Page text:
- opioids narcotics (activate opioid receptors)
- nicotine (activate nicotine receptors)
- marijuana (activate cannabinoid receptors)
- alcohol (activate GABA receptors; an inhibitory transmitter) Drug like cocaine & Ritalin affect Neuronal Terminal Transport. Drugs like Amphetamines –methamphetamine -MDMA (Ecstasy) release DA from vesicles and reverse Transporter.
- Slowed gait
- Impaired balance.
- Good News: After 2 years, some of the dopamine deficits are recovering
- Bad News: Functional deficits persist
Brain Area Involvement:
For Amphetamines, Opiates, Cocaine, Cannabinoids, Phencyclidine, Ketamine- Peri Basal Ganglionic areas affected.
For Opiates, Ethanol, Cannabinoids, Barbiturates, Benzothiazepines, Nicotine- Midbrain and supero hypothalamic areas affected.
Effects of Drugs on Dopamine Release
Amphetamines cause much greater activity than Nicotine, Cocaine and Ethanol—they all cause Neurotoxicity.
There is decrease in metabolism in the Orbito Frontal Cortex (OFC)-seen on Positron Emission Tomography analysis. Dopamine Transporter Loss is seen after heavy Methamphetamine use.Motor Function is affected to cause
Impairment correlates with damage to the dopamine system.Implication:
Brain changes resulting from prolonged use of psycho stimulants such as methamphetamine, maybe reflected in compromised cognitive and motor functioning.Is There Recovery?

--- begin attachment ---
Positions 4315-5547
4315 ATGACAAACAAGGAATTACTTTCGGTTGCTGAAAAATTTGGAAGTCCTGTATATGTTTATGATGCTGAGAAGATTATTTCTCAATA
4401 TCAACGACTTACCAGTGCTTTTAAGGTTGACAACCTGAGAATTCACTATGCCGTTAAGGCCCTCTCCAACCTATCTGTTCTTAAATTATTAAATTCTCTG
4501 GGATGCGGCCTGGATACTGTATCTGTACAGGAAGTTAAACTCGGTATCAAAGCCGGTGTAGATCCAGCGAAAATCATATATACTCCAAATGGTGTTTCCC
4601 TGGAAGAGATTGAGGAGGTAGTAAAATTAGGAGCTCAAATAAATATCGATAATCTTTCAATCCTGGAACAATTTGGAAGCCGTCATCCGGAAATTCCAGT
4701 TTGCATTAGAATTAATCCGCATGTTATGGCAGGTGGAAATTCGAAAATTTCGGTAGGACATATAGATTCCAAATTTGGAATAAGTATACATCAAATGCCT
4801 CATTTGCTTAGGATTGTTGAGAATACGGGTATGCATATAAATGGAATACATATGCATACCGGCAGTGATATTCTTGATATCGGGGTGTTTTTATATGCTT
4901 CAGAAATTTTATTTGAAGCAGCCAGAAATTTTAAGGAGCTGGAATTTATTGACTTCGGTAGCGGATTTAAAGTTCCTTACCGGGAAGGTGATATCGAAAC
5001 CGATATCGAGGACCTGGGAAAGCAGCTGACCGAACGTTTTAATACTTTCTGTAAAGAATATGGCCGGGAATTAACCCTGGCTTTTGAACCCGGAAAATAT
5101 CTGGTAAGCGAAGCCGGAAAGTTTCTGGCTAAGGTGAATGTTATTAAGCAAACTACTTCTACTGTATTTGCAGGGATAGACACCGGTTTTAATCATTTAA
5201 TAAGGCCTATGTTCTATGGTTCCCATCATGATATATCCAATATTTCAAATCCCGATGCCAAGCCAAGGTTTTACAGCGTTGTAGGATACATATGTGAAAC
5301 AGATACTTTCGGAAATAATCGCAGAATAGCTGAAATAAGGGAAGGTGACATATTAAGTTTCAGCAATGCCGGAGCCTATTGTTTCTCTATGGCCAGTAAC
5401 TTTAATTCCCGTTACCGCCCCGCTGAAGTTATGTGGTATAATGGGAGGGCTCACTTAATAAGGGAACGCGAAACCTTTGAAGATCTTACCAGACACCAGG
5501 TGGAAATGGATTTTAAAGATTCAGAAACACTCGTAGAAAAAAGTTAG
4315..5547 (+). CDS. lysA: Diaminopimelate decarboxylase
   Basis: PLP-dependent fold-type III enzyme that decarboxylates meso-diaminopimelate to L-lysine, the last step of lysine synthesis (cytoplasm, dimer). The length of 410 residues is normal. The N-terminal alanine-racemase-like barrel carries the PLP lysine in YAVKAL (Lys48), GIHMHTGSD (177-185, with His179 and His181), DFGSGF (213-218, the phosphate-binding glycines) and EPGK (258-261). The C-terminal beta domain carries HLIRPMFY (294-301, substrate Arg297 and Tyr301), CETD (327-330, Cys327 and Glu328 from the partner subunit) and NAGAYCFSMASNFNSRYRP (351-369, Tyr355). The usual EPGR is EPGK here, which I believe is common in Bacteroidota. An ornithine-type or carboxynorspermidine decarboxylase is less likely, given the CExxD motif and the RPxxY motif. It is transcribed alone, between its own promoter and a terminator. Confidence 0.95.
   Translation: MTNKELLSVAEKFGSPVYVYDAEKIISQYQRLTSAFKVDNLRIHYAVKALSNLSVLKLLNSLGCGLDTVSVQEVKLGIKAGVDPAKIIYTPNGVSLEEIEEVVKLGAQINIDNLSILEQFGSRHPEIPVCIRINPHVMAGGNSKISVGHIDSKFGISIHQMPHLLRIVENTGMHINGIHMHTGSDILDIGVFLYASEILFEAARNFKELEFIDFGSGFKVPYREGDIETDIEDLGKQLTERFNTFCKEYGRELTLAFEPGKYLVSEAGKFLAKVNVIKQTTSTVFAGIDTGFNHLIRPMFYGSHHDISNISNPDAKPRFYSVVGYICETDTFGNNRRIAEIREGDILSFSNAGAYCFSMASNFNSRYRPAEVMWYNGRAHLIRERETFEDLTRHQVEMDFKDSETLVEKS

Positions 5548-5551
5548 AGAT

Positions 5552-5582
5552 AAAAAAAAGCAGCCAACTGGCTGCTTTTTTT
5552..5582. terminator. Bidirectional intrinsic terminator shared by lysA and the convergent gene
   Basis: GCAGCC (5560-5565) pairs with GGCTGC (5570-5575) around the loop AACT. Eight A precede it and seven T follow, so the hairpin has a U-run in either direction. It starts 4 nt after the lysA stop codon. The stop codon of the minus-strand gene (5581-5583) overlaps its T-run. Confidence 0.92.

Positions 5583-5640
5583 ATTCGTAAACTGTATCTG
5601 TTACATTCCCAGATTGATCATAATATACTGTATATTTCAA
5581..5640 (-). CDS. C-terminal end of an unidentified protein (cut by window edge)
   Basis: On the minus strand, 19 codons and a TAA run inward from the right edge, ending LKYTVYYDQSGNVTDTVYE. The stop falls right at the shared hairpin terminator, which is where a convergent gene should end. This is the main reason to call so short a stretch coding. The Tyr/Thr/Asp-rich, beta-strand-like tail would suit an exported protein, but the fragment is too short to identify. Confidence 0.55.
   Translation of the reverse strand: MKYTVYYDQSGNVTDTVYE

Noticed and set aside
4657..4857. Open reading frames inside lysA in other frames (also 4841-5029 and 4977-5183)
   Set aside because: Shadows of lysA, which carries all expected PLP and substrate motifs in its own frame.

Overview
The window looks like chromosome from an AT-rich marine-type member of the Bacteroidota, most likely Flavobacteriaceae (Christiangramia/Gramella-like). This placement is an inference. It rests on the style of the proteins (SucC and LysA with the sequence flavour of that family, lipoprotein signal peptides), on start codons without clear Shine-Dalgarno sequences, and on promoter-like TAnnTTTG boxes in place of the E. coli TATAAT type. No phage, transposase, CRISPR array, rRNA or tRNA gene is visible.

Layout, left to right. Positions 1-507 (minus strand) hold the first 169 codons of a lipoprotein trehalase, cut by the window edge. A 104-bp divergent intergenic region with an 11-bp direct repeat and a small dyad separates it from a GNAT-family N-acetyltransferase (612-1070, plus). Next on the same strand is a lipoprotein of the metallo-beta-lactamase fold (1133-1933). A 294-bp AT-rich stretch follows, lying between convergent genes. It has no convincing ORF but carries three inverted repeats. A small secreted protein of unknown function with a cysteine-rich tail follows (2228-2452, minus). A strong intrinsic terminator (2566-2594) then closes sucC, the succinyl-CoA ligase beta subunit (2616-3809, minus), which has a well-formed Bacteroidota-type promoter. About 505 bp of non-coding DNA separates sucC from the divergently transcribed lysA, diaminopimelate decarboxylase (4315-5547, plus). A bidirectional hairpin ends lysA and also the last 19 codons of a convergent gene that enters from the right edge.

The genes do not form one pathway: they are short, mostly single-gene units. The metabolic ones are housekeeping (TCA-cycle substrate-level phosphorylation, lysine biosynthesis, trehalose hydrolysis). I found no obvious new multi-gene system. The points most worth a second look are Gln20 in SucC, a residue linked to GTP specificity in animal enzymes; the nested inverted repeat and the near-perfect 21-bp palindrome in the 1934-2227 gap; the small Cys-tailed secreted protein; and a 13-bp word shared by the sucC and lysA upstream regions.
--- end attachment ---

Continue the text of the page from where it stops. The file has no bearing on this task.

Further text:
What does this mean???
The ability to experience Reward is damaged.
(A comparatively decreasing order of reward sensation is experienced: from cocaine -to methamphetamines -to alcohol, with Cocaine being the least. Food, sex and nurturing provide comparatively only about 20% efficacy).Summary:
Addictive drugs activate the reward system via increasing dopamine neurotransmission. The reward pathway is associated with several drugs that have addictive potential.
Just as heroin (morphine) and cocaine activate the reward pathway in the VTA and nucleus accumbens, other drugs such as nicotine and alcohol activate this pathway as well, although sometimes indirectly (through the globus pallidus, an area activated by alcohol that connects to the reward pathway).
While each drug has a different mechanism of action, each drug increases the activity of the reward pathway by increasing dopamine transmission.
Because of the way our brains are designed, and because these drugs activate this particular brain pathway for reward, they have the ability to be abused. Thus, addiction is truly a disease of the brain.
This knowledge will in time help to find an effective treatment strategy for the recovering addict.
Dr M. S. Menon,
MD., Major (Retd) AMC.,
Director, Kripa Foundation.
01 December 2014